Lissa:  Later, Ubbe is in bed with Margrethe and says he will never share her with his brothers again, for they are now his enemies.

Sandi: Though I do not trust Margrethe as far as I can throw her, I am relieved she isn't a community partner any longer. I do like Ubbe, though, and wish all good things for him and hope she either reforms her inner chick or that he finds someone else who will adore him, not just his role in society. 

 Lissa: She condemns Hvitserk as a traitor – Ivar, too. Margrethe urges Ubbe to take his rightful place as the leader of Kattegat. Lagertha is weakening, she says. Ubbe looks thoughtful, but says nothing. 

Sandi: Maybe he's getting a clue? Okay, maybe not. That GIF up there is rather, er, persuasive, no? I really don't like Margrethe and can't see that changing any time soon.  

Lissa: In the forests around York, a hunting team is out collecting food. They’ve used jaw traps to catch rabbits. We discussed traps a few years back, during the time of Björn’s “vision quest.” Here’s a snip of our discussion from my blog. 

Sandi: While torsion traps have been around for millennia, they were still made of wood with tight sinew or, later, other tension creators in order to function.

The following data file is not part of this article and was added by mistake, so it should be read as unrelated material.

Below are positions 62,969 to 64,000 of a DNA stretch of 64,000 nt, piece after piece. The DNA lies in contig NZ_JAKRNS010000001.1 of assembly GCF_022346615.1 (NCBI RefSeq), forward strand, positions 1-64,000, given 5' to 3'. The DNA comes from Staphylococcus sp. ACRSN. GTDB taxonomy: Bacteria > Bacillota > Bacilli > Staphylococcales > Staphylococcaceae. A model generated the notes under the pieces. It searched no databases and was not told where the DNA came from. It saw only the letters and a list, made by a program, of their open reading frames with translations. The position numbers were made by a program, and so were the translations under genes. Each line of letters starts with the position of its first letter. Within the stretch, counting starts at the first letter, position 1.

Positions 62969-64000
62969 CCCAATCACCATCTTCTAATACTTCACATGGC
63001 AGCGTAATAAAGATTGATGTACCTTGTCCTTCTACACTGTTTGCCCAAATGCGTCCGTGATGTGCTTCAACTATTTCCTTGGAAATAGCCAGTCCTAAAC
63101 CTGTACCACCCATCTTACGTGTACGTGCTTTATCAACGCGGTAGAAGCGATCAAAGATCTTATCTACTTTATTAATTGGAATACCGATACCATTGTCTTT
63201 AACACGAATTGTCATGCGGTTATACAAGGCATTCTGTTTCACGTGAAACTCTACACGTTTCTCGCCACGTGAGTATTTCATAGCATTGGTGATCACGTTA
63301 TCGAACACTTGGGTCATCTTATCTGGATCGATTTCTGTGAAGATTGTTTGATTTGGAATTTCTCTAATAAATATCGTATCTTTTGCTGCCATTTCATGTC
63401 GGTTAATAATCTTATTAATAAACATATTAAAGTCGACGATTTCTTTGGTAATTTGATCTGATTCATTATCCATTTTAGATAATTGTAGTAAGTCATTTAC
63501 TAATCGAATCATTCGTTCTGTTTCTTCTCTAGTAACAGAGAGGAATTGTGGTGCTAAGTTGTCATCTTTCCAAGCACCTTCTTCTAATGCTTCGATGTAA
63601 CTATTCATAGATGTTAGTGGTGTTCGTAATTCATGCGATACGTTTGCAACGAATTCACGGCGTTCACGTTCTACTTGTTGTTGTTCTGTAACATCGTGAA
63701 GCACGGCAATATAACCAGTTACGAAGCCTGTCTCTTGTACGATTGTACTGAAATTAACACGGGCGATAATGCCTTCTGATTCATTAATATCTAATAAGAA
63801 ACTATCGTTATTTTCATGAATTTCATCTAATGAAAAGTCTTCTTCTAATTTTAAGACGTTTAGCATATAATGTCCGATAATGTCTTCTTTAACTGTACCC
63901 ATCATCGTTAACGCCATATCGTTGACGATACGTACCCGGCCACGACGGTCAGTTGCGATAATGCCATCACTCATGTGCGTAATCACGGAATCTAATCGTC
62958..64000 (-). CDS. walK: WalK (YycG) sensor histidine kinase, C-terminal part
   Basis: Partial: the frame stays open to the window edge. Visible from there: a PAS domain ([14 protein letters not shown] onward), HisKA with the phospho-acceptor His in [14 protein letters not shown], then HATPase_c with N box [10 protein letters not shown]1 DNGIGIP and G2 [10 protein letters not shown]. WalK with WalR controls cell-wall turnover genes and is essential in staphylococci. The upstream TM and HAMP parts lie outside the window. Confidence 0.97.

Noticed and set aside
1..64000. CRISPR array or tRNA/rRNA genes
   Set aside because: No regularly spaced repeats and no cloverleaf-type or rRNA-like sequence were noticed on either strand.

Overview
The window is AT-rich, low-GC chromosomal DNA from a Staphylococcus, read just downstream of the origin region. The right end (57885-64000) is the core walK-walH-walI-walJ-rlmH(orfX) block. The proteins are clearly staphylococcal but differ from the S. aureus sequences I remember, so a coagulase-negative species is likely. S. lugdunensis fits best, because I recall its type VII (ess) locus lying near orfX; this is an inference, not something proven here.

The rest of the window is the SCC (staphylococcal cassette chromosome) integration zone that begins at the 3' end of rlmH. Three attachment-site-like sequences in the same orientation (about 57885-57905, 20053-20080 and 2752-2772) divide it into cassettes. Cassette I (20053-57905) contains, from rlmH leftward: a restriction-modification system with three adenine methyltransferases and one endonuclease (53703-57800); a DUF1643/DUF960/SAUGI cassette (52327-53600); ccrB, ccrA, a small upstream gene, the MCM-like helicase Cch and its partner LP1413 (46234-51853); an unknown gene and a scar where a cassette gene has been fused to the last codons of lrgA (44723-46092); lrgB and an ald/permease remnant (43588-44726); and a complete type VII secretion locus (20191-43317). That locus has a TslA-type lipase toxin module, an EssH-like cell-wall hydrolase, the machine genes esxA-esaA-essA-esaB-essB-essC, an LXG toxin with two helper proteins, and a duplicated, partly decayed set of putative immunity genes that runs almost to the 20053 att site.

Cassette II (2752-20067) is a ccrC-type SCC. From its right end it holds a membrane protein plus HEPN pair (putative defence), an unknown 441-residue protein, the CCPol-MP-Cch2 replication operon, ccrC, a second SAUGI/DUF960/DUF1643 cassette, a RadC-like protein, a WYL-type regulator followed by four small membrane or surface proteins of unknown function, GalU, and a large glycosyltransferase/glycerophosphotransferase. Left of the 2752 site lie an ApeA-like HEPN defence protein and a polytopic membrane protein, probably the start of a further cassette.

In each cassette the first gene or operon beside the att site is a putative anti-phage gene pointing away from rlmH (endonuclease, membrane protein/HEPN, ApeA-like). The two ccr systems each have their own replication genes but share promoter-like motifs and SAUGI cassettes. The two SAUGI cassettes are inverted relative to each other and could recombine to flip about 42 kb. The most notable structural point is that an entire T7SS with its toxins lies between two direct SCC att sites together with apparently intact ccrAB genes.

Lissa: Anyway, the Northmen have a bountiful catch of woodland critters piled up in their wagon and they seem to be about to return when they become the prey. Each of them is taken down in moments by an arrow. Aethelwulf’s men make short work of them. 

Sandi: That was really a big haul, there. They were trying to depopulate the forest of its edible inhabitants and they did a decent job, I think. 

But, as you said, they are taken down in their turn. Thus is the circle of life maintained. Here, it is more a circle of death. 

Morbid Me. 

 Lissa: Inside the York cathedral which has now become Ivar’s headquarters, Hvitserk tells Ivar that the hunting team never returned. Ivar ignores him and Hvitserk repeats it even more loudly. Ivar shouts that he knows. Hvitserk replies that they’re running short on food and wants to know what Ivar intends to do. Ivar indicates he has a plan, but doesn’t intend to share it with his brother. 

Sandi: Ivar doesn't put much value on the life of the individual, with few exceptions. That the hunters were prey in their turn evidently concerns him not at all. Instead, he rather expected their demise, or he wanted to appear as if he had. His plan (see the episode title?) is intact. Or flexible. Or both. 

 Lissa: Hvitserk confesses he left Ubbe’s ship because he felt like Ubbe thought of him as his obedient little dog, but Hvitserk isn’t anyone’s dog. After this unburdening of soul, Ivar pauses for a moment, and then barks.

 The whole room explodes into laughter as Hvitserk steams under the humiliation. 

Sandi: Though these Northmen aren't Christians by any means, they seem to prove the truth of a proverb: 

As a dog returns to his own vomit, so a fool repeats his foolishness.